Although officially banned by the NYPD, the chokehold can often be effective in subduing a person resisting arrest and has been tough to eliminate its use by officers.

Four emergency responders have been placed on desk duty as prosecutors investigate the Garner case. The two paramedics and two emergency medical technicians, employed by Richmond University Medical Center, can’t respond to 911 medical calls until the investigation is complete.

The head of the NYC police union asked the public and elected officials to give officers involved in the incident that led to Garner’s death “the benefit of the doubt.”

De Blasio and his family kicked off an eight-day summer vacation on Sunday standing with Rome Mayor Ignazio Marino on a balcony overlooking the Roman Forum, the city’s birthplace. The family is scheduled to spend less than 48 hours in Rome before heading to Capri, once an island vacation hideaway of Roman emperors and now a favorite hangout for the glitterati.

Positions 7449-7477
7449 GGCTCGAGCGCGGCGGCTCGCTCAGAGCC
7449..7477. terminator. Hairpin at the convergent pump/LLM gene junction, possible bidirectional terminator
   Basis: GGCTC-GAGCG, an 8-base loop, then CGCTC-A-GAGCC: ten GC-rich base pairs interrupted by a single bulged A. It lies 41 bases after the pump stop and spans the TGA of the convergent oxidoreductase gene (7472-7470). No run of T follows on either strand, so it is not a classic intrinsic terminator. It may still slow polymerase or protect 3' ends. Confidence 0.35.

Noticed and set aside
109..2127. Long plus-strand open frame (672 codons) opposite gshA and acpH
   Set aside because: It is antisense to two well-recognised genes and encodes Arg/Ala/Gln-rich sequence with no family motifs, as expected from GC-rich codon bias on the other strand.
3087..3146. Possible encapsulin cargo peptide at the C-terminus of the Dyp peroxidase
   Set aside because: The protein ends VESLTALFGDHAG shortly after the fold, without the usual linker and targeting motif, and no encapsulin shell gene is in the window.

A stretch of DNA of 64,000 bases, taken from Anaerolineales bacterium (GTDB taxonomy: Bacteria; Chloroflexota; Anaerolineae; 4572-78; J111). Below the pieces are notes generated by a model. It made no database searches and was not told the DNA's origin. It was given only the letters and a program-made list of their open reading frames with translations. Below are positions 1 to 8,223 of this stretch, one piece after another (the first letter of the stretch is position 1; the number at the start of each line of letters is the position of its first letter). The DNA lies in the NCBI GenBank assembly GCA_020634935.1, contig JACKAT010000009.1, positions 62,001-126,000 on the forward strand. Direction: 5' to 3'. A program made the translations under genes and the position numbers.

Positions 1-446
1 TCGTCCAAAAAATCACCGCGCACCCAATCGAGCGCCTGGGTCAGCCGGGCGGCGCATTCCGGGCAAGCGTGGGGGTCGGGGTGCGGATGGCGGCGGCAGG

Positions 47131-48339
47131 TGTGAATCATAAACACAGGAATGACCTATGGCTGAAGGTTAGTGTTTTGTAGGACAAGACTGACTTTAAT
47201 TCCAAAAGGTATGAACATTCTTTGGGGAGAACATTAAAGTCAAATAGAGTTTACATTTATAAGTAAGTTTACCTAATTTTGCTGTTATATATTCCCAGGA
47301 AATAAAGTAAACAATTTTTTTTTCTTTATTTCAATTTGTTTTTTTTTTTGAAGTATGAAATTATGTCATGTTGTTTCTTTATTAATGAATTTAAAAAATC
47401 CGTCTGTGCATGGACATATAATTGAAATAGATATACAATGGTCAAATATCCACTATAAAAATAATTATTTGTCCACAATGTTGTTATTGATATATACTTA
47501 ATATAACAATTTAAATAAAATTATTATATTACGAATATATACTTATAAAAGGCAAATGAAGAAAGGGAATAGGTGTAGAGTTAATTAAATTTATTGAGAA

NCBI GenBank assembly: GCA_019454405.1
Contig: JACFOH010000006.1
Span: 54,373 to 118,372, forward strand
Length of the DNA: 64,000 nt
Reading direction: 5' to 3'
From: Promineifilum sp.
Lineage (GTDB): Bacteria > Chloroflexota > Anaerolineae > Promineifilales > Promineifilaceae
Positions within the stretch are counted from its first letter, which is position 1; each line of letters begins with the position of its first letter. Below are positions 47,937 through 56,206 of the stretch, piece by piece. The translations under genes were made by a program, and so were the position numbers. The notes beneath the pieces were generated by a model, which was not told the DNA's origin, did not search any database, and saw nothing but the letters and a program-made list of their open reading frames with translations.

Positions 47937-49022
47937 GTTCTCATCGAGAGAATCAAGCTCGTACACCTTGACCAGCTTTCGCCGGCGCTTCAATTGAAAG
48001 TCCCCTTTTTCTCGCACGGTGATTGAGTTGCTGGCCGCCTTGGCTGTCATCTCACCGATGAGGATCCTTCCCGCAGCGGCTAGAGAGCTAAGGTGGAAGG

Italian journalists referred to de Blasio as “the cool mayor,” and were impressed by his willingness to handle his own baggage.

The NYT gives the de Blasio vacation its stamp of approval: “You can’t blame Mr. de Blasio for leaving town. He is the city’s chief executive, but he is also a husband and dad, and surely has an acute sense of the fleeting preciousness of time with family.”

A spokesman for Nassau County DA Kathleen Rice called sexist and racially insensitive tweets by her congressional campaign staffer “stupid…attempts at sarcasm and parody,” and said the staffer has been disciplined.

State lawmakers spent $300,000 over the past six months from their campaign accounts to cover legal fees stemming from multiple scandals — bringing the total to $7.5 million since 2004

The Democrat & Chronicle says its difficulty in getting information on a Cuomo TV ad campaign “reflects a culture of secrecy that continues to permeate Albany nearly four years into an administration that promised to be ‘the most transparent and accountable in history.’”